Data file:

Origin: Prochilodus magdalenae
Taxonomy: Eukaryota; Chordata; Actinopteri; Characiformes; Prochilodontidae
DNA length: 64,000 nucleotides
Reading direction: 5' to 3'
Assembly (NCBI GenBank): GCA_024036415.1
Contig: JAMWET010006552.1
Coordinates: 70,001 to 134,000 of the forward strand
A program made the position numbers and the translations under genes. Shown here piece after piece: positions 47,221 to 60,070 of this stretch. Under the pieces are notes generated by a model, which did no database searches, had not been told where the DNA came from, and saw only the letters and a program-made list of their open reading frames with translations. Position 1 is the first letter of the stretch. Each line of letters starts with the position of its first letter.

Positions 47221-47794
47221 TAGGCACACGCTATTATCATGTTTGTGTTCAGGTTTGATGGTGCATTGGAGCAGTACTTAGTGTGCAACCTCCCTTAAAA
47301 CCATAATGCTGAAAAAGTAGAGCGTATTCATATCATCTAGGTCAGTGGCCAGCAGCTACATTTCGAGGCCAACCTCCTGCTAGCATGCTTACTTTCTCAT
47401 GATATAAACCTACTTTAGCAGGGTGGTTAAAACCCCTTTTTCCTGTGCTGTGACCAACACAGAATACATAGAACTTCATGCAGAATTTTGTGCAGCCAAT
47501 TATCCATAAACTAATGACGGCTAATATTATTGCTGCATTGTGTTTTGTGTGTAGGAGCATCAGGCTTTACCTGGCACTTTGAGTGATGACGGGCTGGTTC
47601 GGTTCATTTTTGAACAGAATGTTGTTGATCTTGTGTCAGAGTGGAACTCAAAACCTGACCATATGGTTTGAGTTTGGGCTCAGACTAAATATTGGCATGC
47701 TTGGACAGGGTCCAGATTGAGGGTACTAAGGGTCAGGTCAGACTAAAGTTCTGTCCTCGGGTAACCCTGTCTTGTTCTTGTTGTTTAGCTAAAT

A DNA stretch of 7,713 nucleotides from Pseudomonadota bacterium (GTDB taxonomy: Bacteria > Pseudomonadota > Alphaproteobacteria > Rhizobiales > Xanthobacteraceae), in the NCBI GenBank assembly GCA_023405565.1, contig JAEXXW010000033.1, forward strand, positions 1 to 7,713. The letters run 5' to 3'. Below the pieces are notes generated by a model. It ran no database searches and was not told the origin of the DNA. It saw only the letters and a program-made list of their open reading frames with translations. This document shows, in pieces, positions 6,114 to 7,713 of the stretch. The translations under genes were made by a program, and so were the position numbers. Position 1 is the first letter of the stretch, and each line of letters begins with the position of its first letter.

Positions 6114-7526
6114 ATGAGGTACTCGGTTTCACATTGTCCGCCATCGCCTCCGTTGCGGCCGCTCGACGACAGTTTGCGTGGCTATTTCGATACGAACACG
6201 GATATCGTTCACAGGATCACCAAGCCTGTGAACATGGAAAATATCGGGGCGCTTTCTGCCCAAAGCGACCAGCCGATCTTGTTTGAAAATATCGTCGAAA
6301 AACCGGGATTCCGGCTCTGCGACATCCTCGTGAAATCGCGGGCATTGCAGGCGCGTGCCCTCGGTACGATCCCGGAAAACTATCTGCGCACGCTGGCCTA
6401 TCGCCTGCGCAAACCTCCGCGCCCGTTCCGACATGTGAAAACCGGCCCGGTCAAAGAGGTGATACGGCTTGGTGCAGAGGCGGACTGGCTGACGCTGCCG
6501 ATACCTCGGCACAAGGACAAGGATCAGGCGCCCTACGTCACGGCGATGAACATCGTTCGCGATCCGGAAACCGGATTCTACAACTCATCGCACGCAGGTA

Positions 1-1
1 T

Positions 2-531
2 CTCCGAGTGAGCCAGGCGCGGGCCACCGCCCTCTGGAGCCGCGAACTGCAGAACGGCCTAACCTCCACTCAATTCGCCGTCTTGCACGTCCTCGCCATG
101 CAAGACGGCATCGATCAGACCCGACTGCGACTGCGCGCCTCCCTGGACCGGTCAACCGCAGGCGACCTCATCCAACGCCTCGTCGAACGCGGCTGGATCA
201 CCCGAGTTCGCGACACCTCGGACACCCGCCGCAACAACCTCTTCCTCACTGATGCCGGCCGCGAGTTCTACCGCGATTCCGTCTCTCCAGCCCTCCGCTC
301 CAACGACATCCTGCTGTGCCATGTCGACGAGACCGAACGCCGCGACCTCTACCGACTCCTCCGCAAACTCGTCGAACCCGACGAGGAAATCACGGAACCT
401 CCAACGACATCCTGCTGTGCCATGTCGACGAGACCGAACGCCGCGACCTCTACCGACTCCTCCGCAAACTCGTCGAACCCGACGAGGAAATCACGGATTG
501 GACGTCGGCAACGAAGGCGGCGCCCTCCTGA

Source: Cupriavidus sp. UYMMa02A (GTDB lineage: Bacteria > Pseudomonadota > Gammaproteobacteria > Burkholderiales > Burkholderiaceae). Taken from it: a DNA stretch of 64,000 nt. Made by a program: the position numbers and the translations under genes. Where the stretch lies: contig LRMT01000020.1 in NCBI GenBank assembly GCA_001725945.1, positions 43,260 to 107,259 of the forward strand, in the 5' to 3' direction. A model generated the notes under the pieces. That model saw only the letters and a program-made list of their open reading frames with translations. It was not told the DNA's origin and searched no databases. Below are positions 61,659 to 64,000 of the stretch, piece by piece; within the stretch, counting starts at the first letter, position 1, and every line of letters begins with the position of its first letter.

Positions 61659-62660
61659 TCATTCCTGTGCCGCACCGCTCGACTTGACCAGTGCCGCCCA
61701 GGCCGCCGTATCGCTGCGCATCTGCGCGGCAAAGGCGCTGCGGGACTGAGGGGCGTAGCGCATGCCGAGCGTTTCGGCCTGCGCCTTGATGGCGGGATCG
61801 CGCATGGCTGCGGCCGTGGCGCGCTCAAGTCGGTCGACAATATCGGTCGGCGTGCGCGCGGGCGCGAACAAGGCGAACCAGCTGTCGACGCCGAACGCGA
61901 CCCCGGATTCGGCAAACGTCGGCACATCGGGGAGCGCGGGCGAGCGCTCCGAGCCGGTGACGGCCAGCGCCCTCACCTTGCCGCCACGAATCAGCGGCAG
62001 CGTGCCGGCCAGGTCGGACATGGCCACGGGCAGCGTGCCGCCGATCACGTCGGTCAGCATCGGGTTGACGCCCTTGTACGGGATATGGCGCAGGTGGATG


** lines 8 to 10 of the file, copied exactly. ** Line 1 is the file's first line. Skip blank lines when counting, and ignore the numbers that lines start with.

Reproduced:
A program made the position numbers and the translations under genes. Shown here piece after piece: positions 47,221 to 60,070 of this stretch. Under the pieces are notes generated by a model, which did no database searches, had not been told where the DNA came from, and saw only the letters and a program-made list of their open reading frames with translations. Position 1 is the first letter of the stretch. Each line of letters starts with the position of its first letter.

Positions 47221-47794
47221 TAGGCACACGCTATTATCATGTTTGTGTTCAGGTTTGATGGTGCATTGGAGCAGTACTTAGTGTGCAACCTCCCTTAAAA